Entries in the Category "marxists"
Literary theory, or I have a report due and I hate it
I had a conversation with my friend Andra once, about theory. She had been an anthropology and religion major (and I’m in English, of course). I said that I had trouble reading theory—that I never really understood an abstract concept until I could put a scenario to it. Apply a narrative, basically. She said that it was strange—she didn’t much enjoy reading novels, because she was always more interested in the ideas than the seemingly trivial details of what happened next.
At least I have Flannery O’Connor on my side. I quoted her in an earlier entry saying, “Some people have the notion that you read the story and then climb out of it into the meaning, but for the fiction writer himself the whole story is the meaning, because it is an experience, not an abstraction.” That’s from “The Nature and Aim of Fiction” and if you want to know what she means, it’s simply this: her stories are not reducible to themes of good versus evil or the impact of righteousness on a bruised soul or the petty racisms of a person who thinks they’re doing right (although she’s written about all those things). Her stories are about people getting gored by bulls, and getting their wooden legs stolen by traveling Bible salesmen, and getting murdered by one’s own grandfather. She put a lot of thought (perverse thought, clearly) into creating those scenarios and “what happens” is every bit as important as what she’s saying through what happens. You can’t have one without the other.
So, theory is trying to have one without the other. The study of theory is meant to help me, as a student of literature, discover and develop methods for interpreting literature. Unfortunately, when it’s explained to me, it sounds like this:
The complexity of a culture is to be found not only in its variable processes and their social definitions—traditions, institutions, and formations—but also in the dynamic interrelations, at every point in the process, of historically varied and variable elements. In what I have called ‘epochal’ analysis, a cultural process is seized as a cultural system, with determinate dominant features: feudal culture or bourgeois culture or a transition from one to the other. This emphasis on dominant and definitive lineaments and features is important and often, in practice, effective. But it then often happens that its methodology is preserved for the very different function of historical analysis, in which a sense of movement within what is ordinarily abstracted as a system is crucially necessary, especially if it is to connect with the future as well as with the past.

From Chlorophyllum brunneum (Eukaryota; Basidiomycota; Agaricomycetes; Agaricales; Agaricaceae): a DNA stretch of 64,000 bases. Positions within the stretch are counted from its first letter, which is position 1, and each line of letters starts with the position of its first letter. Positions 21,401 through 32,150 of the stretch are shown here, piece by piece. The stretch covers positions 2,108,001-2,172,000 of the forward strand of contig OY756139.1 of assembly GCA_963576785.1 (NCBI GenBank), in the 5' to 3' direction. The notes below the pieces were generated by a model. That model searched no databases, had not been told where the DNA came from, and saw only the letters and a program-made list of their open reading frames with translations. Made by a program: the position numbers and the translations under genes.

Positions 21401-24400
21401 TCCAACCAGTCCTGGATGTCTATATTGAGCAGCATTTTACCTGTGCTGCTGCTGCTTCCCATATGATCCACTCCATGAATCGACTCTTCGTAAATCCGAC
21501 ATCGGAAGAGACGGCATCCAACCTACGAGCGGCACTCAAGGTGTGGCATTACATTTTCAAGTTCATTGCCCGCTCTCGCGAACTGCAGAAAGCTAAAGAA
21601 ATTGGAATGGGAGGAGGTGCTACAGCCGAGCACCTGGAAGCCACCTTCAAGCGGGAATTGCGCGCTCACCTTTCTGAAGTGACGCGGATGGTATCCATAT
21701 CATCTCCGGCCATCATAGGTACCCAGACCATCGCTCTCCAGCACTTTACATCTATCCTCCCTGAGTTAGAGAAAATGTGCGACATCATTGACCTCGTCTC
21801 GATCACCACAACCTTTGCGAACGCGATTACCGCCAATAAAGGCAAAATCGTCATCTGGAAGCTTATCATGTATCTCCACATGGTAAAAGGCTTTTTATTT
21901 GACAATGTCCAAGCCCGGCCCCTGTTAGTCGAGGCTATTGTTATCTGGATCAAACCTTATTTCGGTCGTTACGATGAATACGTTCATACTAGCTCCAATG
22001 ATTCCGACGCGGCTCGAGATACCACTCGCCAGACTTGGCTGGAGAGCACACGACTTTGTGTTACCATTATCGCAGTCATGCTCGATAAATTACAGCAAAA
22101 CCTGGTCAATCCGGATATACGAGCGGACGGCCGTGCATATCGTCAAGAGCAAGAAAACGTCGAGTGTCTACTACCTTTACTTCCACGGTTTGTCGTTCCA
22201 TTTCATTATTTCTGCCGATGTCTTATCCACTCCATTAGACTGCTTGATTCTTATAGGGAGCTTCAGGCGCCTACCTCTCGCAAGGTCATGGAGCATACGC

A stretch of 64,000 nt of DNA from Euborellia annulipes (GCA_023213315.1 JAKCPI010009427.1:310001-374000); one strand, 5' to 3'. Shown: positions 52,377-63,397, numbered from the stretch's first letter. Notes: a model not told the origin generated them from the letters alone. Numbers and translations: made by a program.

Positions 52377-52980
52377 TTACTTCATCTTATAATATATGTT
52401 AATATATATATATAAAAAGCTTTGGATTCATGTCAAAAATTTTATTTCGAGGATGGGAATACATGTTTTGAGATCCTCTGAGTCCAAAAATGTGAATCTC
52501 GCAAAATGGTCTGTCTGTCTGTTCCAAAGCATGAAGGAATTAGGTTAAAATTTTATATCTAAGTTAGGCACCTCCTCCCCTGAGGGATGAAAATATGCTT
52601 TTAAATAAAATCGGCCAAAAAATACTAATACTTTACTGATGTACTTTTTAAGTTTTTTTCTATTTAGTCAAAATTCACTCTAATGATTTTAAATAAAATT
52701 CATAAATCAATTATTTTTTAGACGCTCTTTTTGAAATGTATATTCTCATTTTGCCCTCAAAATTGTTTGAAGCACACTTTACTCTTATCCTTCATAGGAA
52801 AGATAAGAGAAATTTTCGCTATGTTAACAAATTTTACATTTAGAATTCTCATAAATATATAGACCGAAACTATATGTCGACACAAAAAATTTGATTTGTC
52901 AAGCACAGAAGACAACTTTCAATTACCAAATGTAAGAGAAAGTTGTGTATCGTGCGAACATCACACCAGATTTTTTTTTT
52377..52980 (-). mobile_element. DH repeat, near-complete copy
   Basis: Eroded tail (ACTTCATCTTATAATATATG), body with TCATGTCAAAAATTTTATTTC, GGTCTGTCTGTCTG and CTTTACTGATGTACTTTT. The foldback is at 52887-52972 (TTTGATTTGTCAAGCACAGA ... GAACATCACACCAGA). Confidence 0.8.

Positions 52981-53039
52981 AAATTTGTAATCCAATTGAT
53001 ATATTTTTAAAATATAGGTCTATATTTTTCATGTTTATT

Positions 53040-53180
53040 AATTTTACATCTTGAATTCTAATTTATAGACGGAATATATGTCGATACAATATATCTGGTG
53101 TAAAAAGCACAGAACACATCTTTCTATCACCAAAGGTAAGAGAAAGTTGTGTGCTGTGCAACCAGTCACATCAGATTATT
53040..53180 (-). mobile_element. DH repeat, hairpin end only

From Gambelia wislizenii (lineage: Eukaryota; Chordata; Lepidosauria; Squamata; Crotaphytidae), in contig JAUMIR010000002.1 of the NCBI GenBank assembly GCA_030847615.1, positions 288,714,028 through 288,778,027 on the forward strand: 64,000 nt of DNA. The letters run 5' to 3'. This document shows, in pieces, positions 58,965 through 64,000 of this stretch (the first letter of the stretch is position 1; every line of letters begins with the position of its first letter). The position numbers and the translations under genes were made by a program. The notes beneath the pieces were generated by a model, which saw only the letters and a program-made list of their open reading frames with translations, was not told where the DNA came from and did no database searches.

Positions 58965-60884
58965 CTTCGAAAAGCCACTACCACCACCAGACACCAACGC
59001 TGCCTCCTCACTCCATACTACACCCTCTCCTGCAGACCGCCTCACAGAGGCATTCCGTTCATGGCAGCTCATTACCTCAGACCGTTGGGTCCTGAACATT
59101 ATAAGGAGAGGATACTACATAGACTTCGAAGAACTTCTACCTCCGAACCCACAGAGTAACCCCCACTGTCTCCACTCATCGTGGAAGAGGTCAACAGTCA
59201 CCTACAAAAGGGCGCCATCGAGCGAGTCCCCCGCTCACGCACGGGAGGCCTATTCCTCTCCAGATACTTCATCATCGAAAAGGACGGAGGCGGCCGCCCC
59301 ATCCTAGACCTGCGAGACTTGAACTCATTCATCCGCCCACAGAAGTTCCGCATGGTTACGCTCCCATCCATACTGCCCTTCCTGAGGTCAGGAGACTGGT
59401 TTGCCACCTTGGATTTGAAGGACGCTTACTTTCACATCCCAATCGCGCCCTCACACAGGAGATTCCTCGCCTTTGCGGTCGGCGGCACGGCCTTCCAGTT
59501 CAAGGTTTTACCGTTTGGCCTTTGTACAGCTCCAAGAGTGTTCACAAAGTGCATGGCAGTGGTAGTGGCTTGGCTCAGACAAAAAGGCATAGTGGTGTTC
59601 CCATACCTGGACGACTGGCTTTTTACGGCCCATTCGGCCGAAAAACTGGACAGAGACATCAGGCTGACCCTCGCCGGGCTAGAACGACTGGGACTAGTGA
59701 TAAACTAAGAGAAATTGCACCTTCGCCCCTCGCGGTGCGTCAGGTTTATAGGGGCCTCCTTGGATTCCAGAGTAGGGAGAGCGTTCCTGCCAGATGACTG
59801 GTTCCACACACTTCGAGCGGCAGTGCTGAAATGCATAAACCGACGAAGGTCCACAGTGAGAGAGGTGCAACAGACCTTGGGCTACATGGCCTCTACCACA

I could go on. I’ve read about a thousand pages of that this week—it’s Raymond Williams, Marxism and Literature, and I have to deliver a report on it in two days. The main obstacle to this is that I barely understand a word of it. If I can keep my eyes on it—which is only sometimes, because (and this I have discovered) the narrative, or the story, is the rope that I cling to as I navigate the darkness of any configuration of words—then I still don’t understand what’s happening, because these ideas are presented with no analogy or application that will help me to understand it. All these problems make attempting to read this stuff really frustrating and tiresome. I’m used to mostly understanding what I have to study. But these complex ideas, communicated at the apex of their complexity with no little diagrams to put it in terms that I recognize, skate over my consciousness like stones skipping across the water. My mind reads—all the words get picked up—but nothing penetrates.
I ask questions in class—clarifying things, for example: “So this view of semiology is particularly distinguishing itself from an etymological view of language?” That’s really what I thought was going on, but here’s what the professor gave me: blankness, and “…No…” Like it’s not just that I’m missing the point, I’m so far off they don’t even get where I’m coming from. I am a bad student in this class. I’m doing the reading, like I said; I’m not absorbing or understanding it.
Six weeks left of this class. If I survive it, I will consider myself lucky. If I never have to deal with theory in my entire career again, I will consider myself blessed.